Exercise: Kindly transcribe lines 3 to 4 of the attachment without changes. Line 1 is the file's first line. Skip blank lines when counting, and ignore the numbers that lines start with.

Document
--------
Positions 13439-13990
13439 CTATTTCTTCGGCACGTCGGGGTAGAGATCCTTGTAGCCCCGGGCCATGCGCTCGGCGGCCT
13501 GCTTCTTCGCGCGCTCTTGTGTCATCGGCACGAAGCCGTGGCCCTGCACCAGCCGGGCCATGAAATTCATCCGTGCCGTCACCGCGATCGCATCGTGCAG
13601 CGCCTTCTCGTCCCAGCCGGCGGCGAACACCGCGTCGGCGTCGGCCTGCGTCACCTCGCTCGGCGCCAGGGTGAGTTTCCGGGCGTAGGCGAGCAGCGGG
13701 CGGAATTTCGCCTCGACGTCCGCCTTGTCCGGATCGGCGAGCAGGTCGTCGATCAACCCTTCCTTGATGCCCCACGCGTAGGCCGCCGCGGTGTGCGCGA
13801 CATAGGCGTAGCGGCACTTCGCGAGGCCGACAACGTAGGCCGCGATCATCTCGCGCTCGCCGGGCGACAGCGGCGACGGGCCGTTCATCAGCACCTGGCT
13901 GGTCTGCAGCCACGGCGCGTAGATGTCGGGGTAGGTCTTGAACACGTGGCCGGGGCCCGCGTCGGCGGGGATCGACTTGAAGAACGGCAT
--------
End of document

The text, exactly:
13501 GCTTCTTCGCGCGCTCTTGTGTCATCGGCACGAAGCCGTGGCCCTGCACCAGCCGGGCCATGAAATTCATCCGTGCCGTCACCGCGATCGCATCGTGCAG
13601 CGCCTTCTCGTCCCAGCCGGCGGCGAACACCGCGTCGGCGTCGGCCTGCGTCACCTCGCTCGGCGCCAGGGTGAGTTTCCGGGCGTAGGCGAGCAGCGGG